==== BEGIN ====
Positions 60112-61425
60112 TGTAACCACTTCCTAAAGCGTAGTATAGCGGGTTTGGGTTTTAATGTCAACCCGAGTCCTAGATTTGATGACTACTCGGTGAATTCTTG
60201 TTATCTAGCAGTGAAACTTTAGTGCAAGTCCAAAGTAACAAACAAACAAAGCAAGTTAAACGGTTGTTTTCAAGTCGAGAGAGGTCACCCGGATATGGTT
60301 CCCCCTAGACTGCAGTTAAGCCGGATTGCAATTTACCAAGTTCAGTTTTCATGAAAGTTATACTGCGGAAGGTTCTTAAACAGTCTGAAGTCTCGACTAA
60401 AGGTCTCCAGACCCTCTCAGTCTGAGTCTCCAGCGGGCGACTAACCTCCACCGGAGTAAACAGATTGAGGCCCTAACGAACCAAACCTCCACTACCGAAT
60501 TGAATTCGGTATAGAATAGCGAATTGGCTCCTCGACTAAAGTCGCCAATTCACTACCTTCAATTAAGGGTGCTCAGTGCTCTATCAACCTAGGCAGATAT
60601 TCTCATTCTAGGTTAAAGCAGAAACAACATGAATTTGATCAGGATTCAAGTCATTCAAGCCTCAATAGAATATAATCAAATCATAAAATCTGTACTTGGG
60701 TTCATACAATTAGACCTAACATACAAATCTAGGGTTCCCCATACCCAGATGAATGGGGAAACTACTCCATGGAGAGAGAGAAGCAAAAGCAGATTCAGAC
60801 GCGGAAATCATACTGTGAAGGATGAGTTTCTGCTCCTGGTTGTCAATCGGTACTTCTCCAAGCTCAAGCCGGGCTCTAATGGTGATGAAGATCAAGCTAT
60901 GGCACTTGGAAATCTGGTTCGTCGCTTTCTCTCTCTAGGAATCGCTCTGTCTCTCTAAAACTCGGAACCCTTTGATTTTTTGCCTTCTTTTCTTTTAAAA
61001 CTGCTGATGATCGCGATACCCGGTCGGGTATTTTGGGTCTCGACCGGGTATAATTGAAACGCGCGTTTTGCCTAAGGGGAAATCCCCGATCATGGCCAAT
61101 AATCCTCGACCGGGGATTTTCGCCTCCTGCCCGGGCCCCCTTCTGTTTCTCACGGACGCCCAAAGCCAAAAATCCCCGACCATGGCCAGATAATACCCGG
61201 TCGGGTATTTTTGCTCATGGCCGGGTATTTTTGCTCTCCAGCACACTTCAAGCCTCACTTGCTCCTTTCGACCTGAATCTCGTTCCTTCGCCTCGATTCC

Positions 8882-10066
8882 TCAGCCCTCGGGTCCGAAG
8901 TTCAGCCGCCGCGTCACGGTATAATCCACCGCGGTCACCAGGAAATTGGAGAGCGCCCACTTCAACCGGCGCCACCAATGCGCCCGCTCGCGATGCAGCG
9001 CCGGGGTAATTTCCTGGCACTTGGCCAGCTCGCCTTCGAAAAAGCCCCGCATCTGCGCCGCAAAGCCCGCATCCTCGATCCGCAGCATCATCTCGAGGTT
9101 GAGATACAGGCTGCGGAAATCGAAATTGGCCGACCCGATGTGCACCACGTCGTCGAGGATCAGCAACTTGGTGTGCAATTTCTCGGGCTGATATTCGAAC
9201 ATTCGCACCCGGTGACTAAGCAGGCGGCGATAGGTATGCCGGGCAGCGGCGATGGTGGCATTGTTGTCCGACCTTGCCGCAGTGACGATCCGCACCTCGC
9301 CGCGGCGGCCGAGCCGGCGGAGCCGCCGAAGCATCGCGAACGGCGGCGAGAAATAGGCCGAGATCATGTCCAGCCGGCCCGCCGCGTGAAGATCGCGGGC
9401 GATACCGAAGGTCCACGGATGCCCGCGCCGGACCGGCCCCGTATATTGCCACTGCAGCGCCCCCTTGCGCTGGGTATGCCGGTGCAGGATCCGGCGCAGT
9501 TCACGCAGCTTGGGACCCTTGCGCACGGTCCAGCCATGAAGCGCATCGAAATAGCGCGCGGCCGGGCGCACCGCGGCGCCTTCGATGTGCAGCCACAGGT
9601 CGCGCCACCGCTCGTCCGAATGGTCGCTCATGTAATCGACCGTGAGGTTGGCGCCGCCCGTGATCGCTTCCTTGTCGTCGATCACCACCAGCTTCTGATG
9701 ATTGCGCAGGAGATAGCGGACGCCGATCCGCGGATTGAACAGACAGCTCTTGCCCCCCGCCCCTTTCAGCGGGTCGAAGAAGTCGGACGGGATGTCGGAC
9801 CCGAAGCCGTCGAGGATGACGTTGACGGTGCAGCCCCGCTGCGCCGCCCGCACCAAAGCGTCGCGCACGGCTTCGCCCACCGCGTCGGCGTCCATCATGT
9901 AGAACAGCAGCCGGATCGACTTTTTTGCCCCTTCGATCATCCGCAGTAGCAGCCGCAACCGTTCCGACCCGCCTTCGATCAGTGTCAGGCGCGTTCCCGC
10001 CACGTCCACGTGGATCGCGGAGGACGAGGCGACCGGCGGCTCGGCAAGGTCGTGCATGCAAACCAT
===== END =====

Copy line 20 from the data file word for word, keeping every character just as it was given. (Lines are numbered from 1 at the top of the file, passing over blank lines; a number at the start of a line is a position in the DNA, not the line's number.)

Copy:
9301 CGCGGCGGCCGAGCCGGCGGAGCCGCCGAAGCATCGCGAACGGCGGCGAGAAATAGGCCGAGATCATGTCCAGCCGGCCCGCCGCGTGAAGATCGCGGGC